The union between Giuseppe Lazzaro Morpurgo, a highly experienced insurer, and Generali marks the founding of the Company, being as he was its architect and father.
Born in Gorizia in 1759 to an old Jewish family which had moved there from Slovenia around the mid-16th century, Morpurgo settled in Trieste with his parents at a very young age.
Over the 18th and 19th centuries, Trieste had become one of the most important hubs of commerce in the Habsburg Empire after being granted the status of free port in 1719 by Charles VI of Habsburg. The rapid development of the free market had created a new trading economy and a new society, founded on the civil rights and religious freedom granted to all those who came to establish themselves there in business. This trading hub also offered attractive rates for export and fast connections with the Levant and central-northern Italy, in addition to favourable customs tariffs on transport routes to the interior regions of the Empire.
It naturally followed that Morpurgo, a leading figure in the insurance industry, needed to bolster this burgeoning mercantile growth with the appropriate insurance support. At that time, there were already numerous insurance companies in Trieste, but they dealt exclusively in the field of land, river and maritime transportation. For Morpurgo, the time was ripe to take it to the next level: founding a business focused on multiple sectors including life insurance, and targeting broad markets, modelled on similar firms founded on the continent but which had yet to be established in Trieste. He firmly believed in the social function of private insurance, which operates by “combining the general good with personal interest, which is the true purpose of human activity”.
On this basis, in 1831 Assicurazioni Generali Austro-Italiche was founded, which stood out from the other insurance firms operating in Trieste for its exceptional financial power; the breadth of the organisation, with agencies spread throughout the Empire and the Italian peninsula (hence the name “Austro-Italiche”), as well as across Europe; the variety of branches (hence the use of “Generali”) and management focused on the two head offices of Trieste and Venice.
This project was also ambitious in its choice of legal form: a joint stock company. This form was new in Italy, where previously limited partnerships were most common. This form of company allowed Generali to act as a link between insurers and local investors, who recognised that profit sharing would be a relatively safe way to invest their company revenue. It is no coincidence that those appointed to the highest company positions included shareholders who had invested in the greatest number of shares, thus allowing the most experienced members in the insurance sector to take direct action in the company administration by casting their vote.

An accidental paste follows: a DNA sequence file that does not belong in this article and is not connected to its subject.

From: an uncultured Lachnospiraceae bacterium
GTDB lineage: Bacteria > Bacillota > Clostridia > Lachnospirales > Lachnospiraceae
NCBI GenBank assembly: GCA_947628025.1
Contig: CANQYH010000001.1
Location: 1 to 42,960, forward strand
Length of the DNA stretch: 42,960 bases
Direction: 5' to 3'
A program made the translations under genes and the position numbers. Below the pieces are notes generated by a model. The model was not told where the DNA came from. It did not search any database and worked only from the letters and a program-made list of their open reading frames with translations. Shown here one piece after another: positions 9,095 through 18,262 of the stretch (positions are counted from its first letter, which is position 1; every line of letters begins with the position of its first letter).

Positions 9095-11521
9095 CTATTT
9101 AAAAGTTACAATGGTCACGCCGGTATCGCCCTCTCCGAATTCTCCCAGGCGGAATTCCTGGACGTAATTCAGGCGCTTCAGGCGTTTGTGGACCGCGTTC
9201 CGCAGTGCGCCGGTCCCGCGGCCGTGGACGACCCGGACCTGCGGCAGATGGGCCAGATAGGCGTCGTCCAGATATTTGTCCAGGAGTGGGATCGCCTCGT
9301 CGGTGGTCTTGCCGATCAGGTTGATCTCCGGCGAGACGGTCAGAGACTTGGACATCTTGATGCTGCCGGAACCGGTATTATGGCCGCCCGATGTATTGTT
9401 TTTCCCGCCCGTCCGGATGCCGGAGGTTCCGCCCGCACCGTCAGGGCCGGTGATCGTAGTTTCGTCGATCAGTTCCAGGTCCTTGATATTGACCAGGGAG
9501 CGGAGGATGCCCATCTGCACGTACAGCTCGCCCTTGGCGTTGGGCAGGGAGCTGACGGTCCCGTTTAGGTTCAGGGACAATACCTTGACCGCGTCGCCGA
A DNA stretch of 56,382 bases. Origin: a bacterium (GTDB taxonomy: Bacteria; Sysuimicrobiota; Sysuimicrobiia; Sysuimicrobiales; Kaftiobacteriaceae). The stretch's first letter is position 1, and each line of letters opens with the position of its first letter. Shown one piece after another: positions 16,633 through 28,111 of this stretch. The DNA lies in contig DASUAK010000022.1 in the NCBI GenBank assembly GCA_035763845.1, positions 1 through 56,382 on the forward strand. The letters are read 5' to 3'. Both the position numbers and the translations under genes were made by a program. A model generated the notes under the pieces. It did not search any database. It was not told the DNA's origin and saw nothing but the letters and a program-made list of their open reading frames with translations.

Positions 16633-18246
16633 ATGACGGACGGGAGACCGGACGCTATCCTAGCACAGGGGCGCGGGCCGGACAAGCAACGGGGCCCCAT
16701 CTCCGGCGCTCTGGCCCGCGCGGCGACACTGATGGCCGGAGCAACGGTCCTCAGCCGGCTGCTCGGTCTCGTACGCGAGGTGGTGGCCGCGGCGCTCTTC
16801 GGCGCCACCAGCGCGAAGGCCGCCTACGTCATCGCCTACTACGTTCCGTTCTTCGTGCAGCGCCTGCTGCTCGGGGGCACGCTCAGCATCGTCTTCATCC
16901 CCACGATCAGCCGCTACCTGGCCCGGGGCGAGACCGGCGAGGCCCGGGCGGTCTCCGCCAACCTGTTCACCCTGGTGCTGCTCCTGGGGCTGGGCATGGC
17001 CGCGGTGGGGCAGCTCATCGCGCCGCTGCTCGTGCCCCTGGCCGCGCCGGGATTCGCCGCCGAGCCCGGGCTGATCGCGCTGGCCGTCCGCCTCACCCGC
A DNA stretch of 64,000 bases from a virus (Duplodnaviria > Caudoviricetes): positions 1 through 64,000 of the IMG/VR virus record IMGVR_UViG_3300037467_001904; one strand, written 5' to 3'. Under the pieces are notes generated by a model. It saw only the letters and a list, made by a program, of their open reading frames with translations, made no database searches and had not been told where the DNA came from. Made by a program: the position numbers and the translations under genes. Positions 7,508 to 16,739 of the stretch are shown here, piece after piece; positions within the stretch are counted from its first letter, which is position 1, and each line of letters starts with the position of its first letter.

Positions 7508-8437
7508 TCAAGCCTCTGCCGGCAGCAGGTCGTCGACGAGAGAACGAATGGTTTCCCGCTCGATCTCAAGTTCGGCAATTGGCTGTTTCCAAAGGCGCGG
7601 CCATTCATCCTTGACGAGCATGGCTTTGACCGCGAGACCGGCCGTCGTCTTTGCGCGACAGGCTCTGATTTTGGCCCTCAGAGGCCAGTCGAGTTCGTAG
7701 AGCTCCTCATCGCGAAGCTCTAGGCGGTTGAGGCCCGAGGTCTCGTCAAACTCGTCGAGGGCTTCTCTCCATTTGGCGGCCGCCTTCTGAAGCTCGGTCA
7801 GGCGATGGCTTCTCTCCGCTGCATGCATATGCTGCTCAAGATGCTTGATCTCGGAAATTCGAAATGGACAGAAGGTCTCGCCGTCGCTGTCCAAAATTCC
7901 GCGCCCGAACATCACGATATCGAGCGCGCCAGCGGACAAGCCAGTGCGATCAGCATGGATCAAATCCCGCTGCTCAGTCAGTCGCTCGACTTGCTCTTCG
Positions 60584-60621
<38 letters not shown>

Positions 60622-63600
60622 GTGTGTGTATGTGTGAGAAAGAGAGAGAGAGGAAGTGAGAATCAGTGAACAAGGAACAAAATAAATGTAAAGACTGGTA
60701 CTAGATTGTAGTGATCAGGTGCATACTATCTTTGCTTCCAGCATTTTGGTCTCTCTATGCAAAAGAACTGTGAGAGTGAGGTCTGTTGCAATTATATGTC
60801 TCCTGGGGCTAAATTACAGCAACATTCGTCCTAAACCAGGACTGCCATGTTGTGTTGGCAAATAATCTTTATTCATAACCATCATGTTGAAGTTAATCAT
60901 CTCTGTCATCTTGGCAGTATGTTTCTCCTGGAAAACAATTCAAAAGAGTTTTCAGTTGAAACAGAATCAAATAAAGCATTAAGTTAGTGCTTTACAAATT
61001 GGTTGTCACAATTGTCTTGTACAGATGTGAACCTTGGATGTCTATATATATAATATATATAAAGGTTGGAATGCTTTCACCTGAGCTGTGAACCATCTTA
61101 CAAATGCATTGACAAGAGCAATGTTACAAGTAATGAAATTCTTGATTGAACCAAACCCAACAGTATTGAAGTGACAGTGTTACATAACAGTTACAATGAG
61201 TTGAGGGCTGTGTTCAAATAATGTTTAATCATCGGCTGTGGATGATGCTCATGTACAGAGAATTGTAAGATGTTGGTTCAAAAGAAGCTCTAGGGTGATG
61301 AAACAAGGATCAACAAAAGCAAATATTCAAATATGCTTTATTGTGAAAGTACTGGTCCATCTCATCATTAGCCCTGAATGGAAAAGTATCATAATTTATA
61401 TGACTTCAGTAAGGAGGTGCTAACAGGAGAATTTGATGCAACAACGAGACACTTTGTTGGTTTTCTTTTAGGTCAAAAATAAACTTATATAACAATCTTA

Morpurgo was immediately assigned a key role in the Company’s technical management and decision-making process as “inspector of records” or “reporting inspector”. The importance of this role was such that Morpurgo’s name was directly included in the statute, in recognition of his skill and experience in the sector. An active member of the Management and of the Board of Directors, he was also responsible for overseeing employees and for monitoring internal operations within the company.
As a testament to the activity carried out, the Generali Historical Archive preserves preparatory notes, handwritten minutes of Management meetings, reports (“referati”) of a technical and administrative nature with a particular focus on industrial activity, and a special collection of fire marks. From England, which first introduced them in the seventeenth century, the custom spread rapidly throughout the world. In the Italian peninsula, specifically in Trieste, the first company to use these plates was Azienda Assicuratrice, founded in 1822 by Morpurgo himself and then acquired by Generali.
In April 1833, for reasons unknown, Giuseppe Lazzaro Morpurgo was excluded from the top management of the very business he helped to create, although he remained in service as a “practical consultant” until his death in 1835.
More information in A. MILLO, Giuseppe Lazzaro Morpurgo, in Generali in History. Tales from the Archive. Nineteenth Century, Venice, Marsilio, 2016, pp. 58-61; S. Galasso, S. Stener, 26 December 1831. In the Beginning There Was “Assicurazioni Generali Austro-Italiche”, in Generali in History. Tales from the Archive. Nineteenth Century, Venice, Marsilio, 2016, pp. 68-75; S. Stener, The Power of Prime Numbers. Shares and Shareholders: The Geography of the Issued Capital, in Generali in History. Tales from the Archive. Nineteenth Century, Venice, Marsilio, 2016, pp. 76-82.